You’ve written the most eloquent personal statement you can muster, negotiated your predicted grades as high as they’ll go, and submitted your shiny, polished application to UCAS. The university stress should be over, except you’ve found yourself faced with yet another hurdle: the dreaded interview.
Granted, an interview invitation is something to be celebrated—you’re one step closer to receiving that elusive university offer you dream of. But with that opportunity comes pressure. You have one final chance to prove yourself, but what if it all goes wrong?
The good thing is that, with careful preparation, you can give yourself the best possible chance of success.
Here are six tips on how to get yourself interview ready.
1. Research what you’re up against
Interviews vary massively across universities and degree courses. Some interview processes are long and academically gruelling. Others are more relaxed—a chance for the university to get to know you better, and vice versa. Sometimes you might already have an offer in the bag, and the interview is to see if you’re in contention for an unconditional or reduced offer. The university’s website and correspondence will give you an idea of what to expect, but some internet digging can reveal more
details. The Student Room is a great place to find personal experiences. YouTube has plenty of interview vlogs from students, and some universities even post example interviews online.
As fate had it, even for my seemingly unassuming degree choice of Materials Science, I ended up having to interview at four universities. All the experiences were wildly different. Oxford’s was the most intense: two forty minute interviews where tutors grilled and guided me through multi-step problems. Loughborough’s was a short chat with a professor about my interests, along with a series of promotional presentations, tours and a free lunch. (I chose Oxford in the end, but Loughborough made a strong case with their sandwiches.)
By doing your research, you can figure out the nature of the interview, and the level of preparation you might need.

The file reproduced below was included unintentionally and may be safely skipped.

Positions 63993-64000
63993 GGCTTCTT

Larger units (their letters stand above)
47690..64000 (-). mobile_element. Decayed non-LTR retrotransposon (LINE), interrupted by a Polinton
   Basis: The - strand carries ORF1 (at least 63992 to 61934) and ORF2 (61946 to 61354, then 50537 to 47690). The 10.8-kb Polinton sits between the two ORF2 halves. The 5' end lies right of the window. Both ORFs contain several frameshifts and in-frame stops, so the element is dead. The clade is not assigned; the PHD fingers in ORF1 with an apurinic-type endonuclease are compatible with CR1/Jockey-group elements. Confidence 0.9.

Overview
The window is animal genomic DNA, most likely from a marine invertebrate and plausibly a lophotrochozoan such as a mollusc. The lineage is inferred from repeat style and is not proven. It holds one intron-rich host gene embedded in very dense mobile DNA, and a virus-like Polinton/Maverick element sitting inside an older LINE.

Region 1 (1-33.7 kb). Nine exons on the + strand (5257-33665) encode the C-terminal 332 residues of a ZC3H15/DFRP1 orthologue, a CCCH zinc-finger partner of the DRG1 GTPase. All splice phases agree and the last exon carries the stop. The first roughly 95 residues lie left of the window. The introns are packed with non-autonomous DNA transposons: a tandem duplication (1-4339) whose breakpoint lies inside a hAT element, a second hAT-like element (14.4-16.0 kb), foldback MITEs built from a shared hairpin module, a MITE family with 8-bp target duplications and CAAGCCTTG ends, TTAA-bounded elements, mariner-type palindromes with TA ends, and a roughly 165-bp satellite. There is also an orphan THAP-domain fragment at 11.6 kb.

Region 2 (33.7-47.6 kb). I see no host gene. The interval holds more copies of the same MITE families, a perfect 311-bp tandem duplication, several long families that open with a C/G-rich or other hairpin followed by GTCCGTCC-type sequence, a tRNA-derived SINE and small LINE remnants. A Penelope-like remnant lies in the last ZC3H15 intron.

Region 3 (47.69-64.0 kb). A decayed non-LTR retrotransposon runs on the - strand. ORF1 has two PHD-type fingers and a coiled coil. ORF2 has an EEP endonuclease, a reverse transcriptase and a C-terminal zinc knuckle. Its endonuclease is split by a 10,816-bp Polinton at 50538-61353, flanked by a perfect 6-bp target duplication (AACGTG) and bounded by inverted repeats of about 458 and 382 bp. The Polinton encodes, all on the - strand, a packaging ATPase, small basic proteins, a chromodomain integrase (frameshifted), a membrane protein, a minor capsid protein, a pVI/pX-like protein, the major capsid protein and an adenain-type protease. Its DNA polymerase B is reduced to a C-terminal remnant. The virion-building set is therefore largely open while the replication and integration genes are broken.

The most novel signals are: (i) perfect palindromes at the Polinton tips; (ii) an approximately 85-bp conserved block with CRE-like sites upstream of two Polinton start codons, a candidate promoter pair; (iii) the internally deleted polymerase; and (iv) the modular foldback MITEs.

2. Dissect your personal statement
Anything in your personal statement is free game for interviewers, so make sure you can talk about every detail. Make extra notes and revise them ahead of time, so you have a bank of information to draw from when needed. A good exercise is to write down possible questions related to your personal statement, and come up with potential answers for each.
3. Prepare for common questions
Why this subject? Why this university? What are your future career goals? Lists of common interview questions can be found online, and it helps to be ready for them. You will also get the opportunity to ask questions at the end of the interview, so try to think of something in advance to save you from a socially awkward silence and accidentally appearing like you have no interest in their institution.
4. Practise, practise, practise
Arrange mock interviews with your teachers at school. Practise working through questions while explaining your method out loud. Talk about your degree subject to anyone who will listen: friends, pets, family members at the dinner table. If people get sick of listening to you, talk to yourself! As ridiculous as it may feel, getting used to stringing together your thoughts and academic knowledge in a coherent manner will help build your communication skills and your confidence.
5. Plan for the big day
To prevent unnecessary stresses on your interview day, make travel and
accommodation arrangements in advance. Keep hold of the university’s contact details in case of emergency, lateness, or not being able to find the building (a real possibility when your navigation skills are as bad as mine). Most university interviews don’t have a dress code, so wear clothes that make you feel comfortable and put together.
For an online interview, find a quiet space with secure internet connection and ensure your laptop is charged. Get a glass of water or cup of tea to ease those nerves, and have your interview preparation notes discreetly on hand in case you need a quick prompt.
6. Enjoy it!
When you find yourself in an interview, take a deep breath, relax and try to enjoy it. Many interviews resemble tutoring sessions or discussions, rather than a one-sided interrogation. Don’t be alarmed if you’re faced with questions you can’t answer—if you already knew everything, you wouldn’t be taking a degree! Ask for clarity if you don’t understand, and be aware that the interviewer is likely interested in your approach towards a challenging new topic, and isn’t expecting perfection.
Interviews are a unique opportunity to learn more about university life, meet likeminded students and speak to experts in their field. Think of them as a once-in-a lifetime learning experience. And remember to be yourself—interviewers aren’t looking for a specific personality type, just someone who shows potential and a willingness to learn. You’ve got this!
Remember that you can give yourself the best possible chance of success by following some of these tips! Best of luck, and we hope that these are helpful!
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